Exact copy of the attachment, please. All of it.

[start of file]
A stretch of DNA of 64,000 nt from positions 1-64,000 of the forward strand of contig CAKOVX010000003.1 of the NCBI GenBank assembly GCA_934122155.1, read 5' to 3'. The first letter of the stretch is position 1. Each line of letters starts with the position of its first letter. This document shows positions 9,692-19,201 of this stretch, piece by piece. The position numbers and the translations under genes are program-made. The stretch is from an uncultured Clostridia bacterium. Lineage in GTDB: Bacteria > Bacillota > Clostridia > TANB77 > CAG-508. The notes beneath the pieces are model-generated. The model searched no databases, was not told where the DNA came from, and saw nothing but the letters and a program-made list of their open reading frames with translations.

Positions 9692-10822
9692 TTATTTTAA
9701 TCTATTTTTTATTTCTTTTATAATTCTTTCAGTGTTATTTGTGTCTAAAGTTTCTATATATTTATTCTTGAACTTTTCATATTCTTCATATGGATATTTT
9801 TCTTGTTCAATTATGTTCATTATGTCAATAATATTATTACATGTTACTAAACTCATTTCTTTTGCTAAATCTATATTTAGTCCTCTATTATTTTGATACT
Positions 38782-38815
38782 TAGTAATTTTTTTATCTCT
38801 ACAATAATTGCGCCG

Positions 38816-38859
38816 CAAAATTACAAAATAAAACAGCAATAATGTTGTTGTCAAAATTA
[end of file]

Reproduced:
A stretch of DNA of 64,000 nt from positions 1-64,000 of the forward strand of contig CAKOVX010000003.1 of the NCBI GenBank assembly GCA_934122155.1, read 5' to 3'. The first letter of the stretch is position 1. Each line of letters starts with the position of its first letter. This document shows positions 9,692-19,201 of this stretch, piece by piece. The position numbers and the translations under genes are program-made. The stretch is from an uncultured Clostridia bacterium. Lineage in GTDB: Bacteria > Bacillota > Clostridia > TANB77 > CAG-508. The notes beneath the pieces are model-generated. The model searched no databases, was not told where the DNA came from, and saw nothing but the letters and a program-made list of their open reading frames with translations.

Positions 9692-10822
9692 TTATTTTAA
9701 TCTATTTTTTATTTCTTTTATAATTCTTTCAGTGTTATTTGTGTCTAAAGTTTCTATATATTTATTCTTGAACTTTTCATATTCTTCATATGGATATTTT
9801 TCTTGTTCAATTATGTTCATTATGTCAATAATATTATTACATGTTACTAAACTCATTTCTTTTGCTAAATCTATATTTAGTCCTCTATTATTTTGATACT
Positions 38782-38815
38782 TAGTAATTTTTTTATCTCT
38801 ACAATAATTGCGCCG

Positions 38816-38859
38816 CAAAATTACAAAATAAAACAGCAATAATGTTGTTGTCAAAATTA